M&S profits dive amid chairman Archie Norman’s scramble to close stores. 100 outlets to shut by 2021. Marks & Spencer Group (MKS) FOLLOW is accelerating plans to close stores, setting it on course to shut 100 outlets by the end of 2020, almost two years ahead of schedule. Sources say the cost of speeding up the closures will take a bigger chunk out of profits, although some stores will be relocated to new sites on more affordable rents, or converted to food-only outlets. Analysts expect M&S to report an 11% drop in underlying pre-tax profits to £519m this week — a third consecutive year of decline.

Royal Mail to deliver investor gloom. Investors are braced for Royal Mail (RMG) FOLLOW to slash its dividend when it reports slumping annual profits on Wednesday. Its shares have fallen 28% below its 2013 float price, relegating it from the FTSE 100.Operating profits are set to be a quarter down to about £500m, amid an unexpected drop in letter volumes, competition and weak business confidence.

Just Eat loses flavour after rival Deliveroo courts Amazon. Just Eat (JE.) FOLLOW is in danger of being demoted from the FTSE 100 for the second time in six months after the revelation that its rival Deliveroo had won backing from Amazon sent its shares tumbling. The takeaway delivery company only returned to the blue-chip index in mid-March and its shares have been weak since. The prospect of its rival being invigorated by the might of Amazon pushed the price 55¾p lower yesterday, down 8.2% to 622p. The next index reshuffle will take place next month, based on the closing price on June 4. Just Eat’s position is safe at present but if the stock continues to lose ground it could be at risk of losing its place once again. Amazon is set to be the largest investor in Deliveroo’s latest funding round, providing an undisclosed share of the $575 million total alongside existing investors. The so-called series-G funding round will lift the amount raised by Deliveroo since its creation to $1.53 billion.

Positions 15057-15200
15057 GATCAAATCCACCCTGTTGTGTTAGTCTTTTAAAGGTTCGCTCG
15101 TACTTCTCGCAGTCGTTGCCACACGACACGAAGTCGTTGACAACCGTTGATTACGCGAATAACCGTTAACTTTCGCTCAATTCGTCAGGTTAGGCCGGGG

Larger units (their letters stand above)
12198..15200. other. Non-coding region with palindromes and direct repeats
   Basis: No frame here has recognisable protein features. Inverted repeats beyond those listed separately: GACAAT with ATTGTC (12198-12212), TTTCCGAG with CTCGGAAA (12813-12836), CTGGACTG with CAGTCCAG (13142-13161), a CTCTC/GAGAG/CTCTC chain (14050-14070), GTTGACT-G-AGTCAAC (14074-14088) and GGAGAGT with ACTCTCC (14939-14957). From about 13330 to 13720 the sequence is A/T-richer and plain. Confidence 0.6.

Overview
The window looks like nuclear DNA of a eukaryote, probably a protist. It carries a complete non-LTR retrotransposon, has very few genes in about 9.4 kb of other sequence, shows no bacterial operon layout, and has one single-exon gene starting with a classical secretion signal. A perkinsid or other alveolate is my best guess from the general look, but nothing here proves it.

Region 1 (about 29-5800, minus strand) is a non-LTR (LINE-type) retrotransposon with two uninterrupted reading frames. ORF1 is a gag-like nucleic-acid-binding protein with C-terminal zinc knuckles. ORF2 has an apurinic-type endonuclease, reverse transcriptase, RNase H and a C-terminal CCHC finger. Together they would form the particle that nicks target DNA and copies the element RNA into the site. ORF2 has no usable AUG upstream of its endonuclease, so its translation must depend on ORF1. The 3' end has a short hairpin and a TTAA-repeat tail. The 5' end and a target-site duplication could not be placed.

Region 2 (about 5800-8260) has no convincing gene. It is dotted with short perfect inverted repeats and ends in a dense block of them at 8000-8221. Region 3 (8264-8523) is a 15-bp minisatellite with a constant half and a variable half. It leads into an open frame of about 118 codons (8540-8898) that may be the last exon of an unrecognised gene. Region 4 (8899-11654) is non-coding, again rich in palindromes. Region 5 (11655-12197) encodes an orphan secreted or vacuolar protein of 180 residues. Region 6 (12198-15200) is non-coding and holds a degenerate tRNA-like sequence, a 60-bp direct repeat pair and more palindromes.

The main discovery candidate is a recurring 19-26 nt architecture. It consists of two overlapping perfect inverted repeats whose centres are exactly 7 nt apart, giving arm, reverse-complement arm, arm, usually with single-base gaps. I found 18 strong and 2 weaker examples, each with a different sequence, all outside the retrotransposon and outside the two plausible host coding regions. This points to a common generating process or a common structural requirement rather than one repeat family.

Watchdog puts JD Sports-Footasylum union on ice. The competition watchdog has slapped a temporary restraining order on the proposed combination of JD Sports Fashion (JD.) FOLLOW and Footasylum (FOOT)  FOLLOWon the ground that it might dilute choice for consumers. The Competition and Markets Authority served an initial enforcement order preventing the two sportswear retailers from integrating their businesses until further notice. The CMA, which has increasingly shown its teeth under the leadership of Lord Tyrie, 62, its new chairman, will now consider whether to launch a Phase 1 merger inquiry, at which point it would embark on a consultation with interested parties

Future gets on its bike to track down new assets. The owner of Music Week and Guitar World magazines is on the hunt for more acquisitions after record profits sent its share price soaring. Future (FUTR) FOLLOW, which owns gadget, sports, music and other specialist titles and websites, doubled its revenues to £109 million in the six months to the end of March. Operating profits surged 163% to £10 million, boosted by a large US takeover. Zillah Byng-Thorne, chief executive, said that she is looking for targets after securing a new £135 million debt package. “There are a lot of interesting things on the market,” the former Auto Trader executive said.

Disclaimer & Declaration of Interest

The information, investment views and recommendations in this article are provided for general information purposes only. Nothing in this article should be construed as a solicitation to buy or sell any financial product relating to any companies under discussion or to engage in or refrain from doing so or engaging in any other transaction. Any opinions or comments are made to the best of the knowledge and belief of the writer but no responsibility is accepted for actions based on such opinions or comments. Vox Markets may receive payment from companies mentioned for enhanced profiling or publication presence. The writer may or may not hold investments in the companies under discussion.